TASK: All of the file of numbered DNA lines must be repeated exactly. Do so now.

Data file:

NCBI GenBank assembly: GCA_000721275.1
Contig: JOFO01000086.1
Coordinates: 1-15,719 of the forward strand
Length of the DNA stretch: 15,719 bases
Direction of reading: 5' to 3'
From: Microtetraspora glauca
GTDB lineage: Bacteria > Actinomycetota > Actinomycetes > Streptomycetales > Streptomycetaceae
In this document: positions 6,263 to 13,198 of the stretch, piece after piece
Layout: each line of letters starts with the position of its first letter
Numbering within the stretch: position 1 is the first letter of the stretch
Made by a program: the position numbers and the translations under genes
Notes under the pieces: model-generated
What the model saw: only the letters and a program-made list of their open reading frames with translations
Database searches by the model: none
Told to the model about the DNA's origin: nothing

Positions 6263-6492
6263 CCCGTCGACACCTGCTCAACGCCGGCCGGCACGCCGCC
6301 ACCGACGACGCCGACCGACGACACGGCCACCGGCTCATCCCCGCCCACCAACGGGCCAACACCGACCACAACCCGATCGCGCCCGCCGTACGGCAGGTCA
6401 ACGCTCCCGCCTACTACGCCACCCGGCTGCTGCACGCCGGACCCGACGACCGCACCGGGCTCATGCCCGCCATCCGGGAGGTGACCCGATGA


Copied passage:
NCBI GenBank assembly: GCA_000721275.1
Contig: JOFO01000086.1
Coordinates: 1-15,719 of the forward strand
Length of the DNA stretch: 15,719 bases
Direction of reading: 5' to 3'
From: Microtetraspora glauca
GTDB lineage: Bacteria > Actinomycetota > Actinomycetes > Streptomycetales > Streptomycetaceae
In this document: positions 6,263 to 13,198 of the stretch, piece after piece
Layout: each line of letters starts with the position of its first letter
Numbering within the stretch: position 1 is the first letter of the stretch
Made by a program: the position numbers and the translations under genes
Notes under the pieces: model-generated
What the model saw: only the letters and a program-made list of their open reading frames with translations
Database searches by the model: none
Told to the model about the DNA's origin: nothing

Positions 6263-6492
6263 CCCGTCGACACCTGCTCAACGCCGGCCGGCACGCCGCC
6301 ACCGACGACGCCGACCGACGACACGGCCACCGGCTCATCCCCGCCCACCAACGGGCCAACACCGACCACAACCCGATCGCGCCCGCCGTACGGCAGGTCA
6401 ACGCTCCCGCCTACTACGCCACCCGGCTGCTGCACGCCGGACCCGACGACCGCACCGGGCTCATGCCCGCCATCCGGGAGGTGACCCGATGA